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Long-Term Follow-Up on Health-Related Quality of Life After Mechanical Circulatory Support in Children

Fleck, Thilo P. K. MD; Dangel, Georg MD; Bächle, Felix MD; Benk, Christoph PhD; Grohmann, Jochen MD; Kroll, Johannes MD; Siepe, Matthias MD, PhD; Höhn, Rene MD; Kirschner, Janbernd MD, PhD; Beyersdorf, Friedhelm MD, PhD; Stiller, Brigitte MD, PhD

Pediatric Critical Care Medicine: February 2017 - Volume 18 - Issue 2 - p 176–182
doi: 10.1097/PCC.0000000000001019
Extracorporeal Support
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Objective: The objective of this study was to evaluate health-related quality of life in long-term survivors of mechanical circulatory support after acute cardiopulmonary failure.

Design: Prospective follow-up study.

Setting: Single-institutional in a center for congenital heart disease and pediatric cardiology.

Patients: Fifty patients who underwent 58 mechanical circulatory support therapies in our institution from 2001 to 2012. Median age was 2 (0–213) months, and median supporting time was 5 (1–234) days. Indication groups: 1) extracorporeal life support in low cardiac output: 30 cases (52%); 2) extracorporeal cardiopulmonary resuscitation: 13 cases (22%); 3) extracorporeal membrane oxygenation in acute respiratory distress syndrome: four cases (7%); and 4) ventricular assist devices: 11 cases (19%).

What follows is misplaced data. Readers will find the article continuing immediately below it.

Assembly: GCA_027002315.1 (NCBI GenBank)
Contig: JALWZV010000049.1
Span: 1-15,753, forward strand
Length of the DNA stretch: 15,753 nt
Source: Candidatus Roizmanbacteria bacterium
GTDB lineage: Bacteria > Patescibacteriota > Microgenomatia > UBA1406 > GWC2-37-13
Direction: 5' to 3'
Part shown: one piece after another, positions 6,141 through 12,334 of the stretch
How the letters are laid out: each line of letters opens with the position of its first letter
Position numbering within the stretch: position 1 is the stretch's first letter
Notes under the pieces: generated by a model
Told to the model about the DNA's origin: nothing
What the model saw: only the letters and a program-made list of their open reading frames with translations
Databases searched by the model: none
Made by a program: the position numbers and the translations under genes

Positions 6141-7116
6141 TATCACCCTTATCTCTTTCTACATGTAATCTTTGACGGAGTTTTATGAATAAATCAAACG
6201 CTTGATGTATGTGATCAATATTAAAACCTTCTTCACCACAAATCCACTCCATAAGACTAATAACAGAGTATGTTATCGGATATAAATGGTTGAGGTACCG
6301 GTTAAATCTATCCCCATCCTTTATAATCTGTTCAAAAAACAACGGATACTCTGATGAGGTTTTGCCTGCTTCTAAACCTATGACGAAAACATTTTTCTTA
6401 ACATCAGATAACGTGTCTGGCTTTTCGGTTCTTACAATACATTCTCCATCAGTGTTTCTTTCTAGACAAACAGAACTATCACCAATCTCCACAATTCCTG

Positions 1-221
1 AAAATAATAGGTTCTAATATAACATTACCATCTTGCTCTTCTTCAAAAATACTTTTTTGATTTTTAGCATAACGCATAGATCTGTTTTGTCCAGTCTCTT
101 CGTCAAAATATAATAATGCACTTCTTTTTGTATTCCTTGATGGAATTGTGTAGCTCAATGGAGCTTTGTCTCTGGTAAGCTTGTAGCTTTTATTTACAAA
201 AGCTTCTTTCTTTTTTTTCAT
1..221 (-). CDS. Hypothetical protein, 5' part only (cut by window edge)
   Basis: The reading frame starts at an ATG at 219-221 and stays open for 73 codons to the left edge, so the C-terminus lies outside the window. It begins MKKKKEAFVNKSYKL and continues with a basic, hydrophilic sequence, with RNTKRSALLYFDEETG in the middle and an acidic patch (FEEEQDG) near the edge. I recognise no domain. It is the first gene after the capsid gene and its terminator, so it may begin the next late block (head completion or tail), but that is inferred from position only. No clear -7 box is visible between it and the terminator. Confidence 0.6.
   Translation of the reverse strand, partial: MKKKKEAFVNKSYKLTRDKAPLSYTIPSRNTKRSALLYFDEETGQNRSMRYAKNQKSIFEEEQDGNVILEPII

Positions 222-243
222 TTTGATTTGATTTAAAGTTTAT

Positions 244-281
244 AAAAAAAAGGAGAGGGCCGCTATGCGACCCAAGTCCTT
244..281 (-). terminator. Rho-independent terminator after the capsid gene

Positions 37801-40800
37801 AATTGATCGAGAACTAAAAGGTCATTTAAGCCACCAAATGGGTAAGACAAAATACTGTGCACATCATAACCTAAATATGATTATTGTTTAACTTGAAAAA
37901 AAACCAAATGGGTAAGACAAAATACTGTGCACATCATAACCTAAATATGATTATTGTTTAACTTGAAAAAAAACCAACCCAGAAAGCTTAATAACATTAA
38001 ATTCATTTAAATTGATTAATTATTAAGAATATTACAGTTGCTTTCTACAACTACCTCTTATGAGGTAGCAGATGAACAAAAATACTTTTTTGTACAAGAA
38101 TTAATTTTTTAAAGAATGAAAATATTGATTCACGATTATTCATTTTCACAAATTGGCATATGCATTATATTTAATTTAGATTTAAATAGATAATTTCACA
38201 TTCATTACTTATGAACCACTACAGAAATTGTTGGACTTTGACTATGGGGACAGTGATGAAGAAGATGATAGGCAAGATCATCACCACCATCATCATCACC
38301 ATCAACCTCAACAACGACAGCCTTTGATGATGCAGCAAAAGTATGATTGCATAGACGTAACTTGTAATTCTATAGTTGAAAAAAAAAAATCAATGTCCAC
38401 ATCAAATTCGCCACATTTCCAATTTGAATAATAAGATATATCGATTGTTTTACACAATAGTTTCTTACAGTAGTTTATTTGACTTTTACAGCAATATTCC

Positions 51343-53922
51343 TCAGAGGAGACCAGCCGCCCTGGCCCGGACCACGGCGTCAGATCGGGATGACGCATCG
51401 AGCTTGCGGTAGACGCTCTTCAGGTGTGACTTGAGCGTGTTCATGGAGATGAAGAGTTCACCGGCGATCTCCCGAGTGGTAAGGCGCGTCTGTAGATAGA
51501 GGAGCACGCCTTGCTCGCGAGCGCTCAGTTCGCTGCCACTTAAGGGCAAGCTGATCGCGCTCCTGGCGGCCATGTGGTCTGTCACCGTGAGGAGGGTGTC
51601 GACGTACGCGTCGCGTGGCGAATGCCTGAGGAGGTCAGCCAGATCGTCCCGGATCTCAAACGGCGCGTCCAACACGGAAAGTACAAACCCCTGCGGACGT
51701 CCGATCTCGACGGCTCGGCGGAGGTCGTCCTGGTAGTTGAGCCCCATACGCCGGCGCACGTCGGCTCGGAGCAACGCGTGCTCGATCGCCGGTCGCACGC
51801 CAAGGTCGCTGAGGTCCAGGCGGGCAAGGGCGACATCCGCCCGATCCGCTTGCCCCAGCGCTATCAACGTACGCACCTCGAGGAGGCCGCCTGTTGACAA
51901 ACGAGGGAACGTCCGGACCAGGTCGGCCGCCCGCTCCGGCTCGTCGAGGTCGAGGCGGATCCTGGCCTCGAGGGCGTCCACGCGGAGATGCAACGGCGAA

Interventions: Health-related quality of life was measured using standardized questionnaires according to the age group and completed by either parent proxies in children under 7 years old or the survivors themselves.

Measurements and Main Results: Fifty percentage of the patients were discharged home, and 22 long-term survivors (44%) were studied prospectively for health-related quality of life. Median follow-up period was 4.5 (0.3–11.3) years. Median age at follow-up was 5 (0.6–29) years old. Nineteen long-term survivors filled in the health-related quality of life questionnaires and were classified into three age groups: 0–4 years (n = 7): median health-related quality of life score, 69 (59–86) points; 4–12 years (n = 7): median health-related quality of life score, 50 (48–85) points; older than 12 years (n = 5): median health-related quality of life score, 90 (80–100) points.

Conclusion: Long-term survivors’ health-related quality of life as reported by their parents is lower than that of healthy children. However, the self-assessed health-related quality of life of the patients older than 12 years in our group is comparable to a healthy control population.

1Department of Congenital Heart Disease and Pediatric Cardiology, University Heart Centre Freiburg, Freiburg, Germany.

2Department of Cardiovascular Surgery, University Heart Centre Freiburg, Freiburg, Germany.

3Department of Neuropediatric and Muscle Disorders, University Medical Center, Freiburg, Germany.

Supported, in part, by the German Research Foundation “Deutsche Forschungsgemeinschaft,” DFG: STI 631/1-1.

Dr. Fleck received support for article research and his institution received funding from the German Research Foundation “Deutsche Forschungsgemeinschaft”, DFG: STI 631/1-1. Dr. Bächle’s institution received funding from Deutsche Forschungsgemeinschaft. The remaining authors have disclosed that they do not have any potential conflicts of interest.

For information regarding this article, E-mail: thilo.fleck@universitaets-herzzentrum.de

©2017The Society of Critical Care Medicine and the World Federation of Pediatric Intensive and Critical Care Societies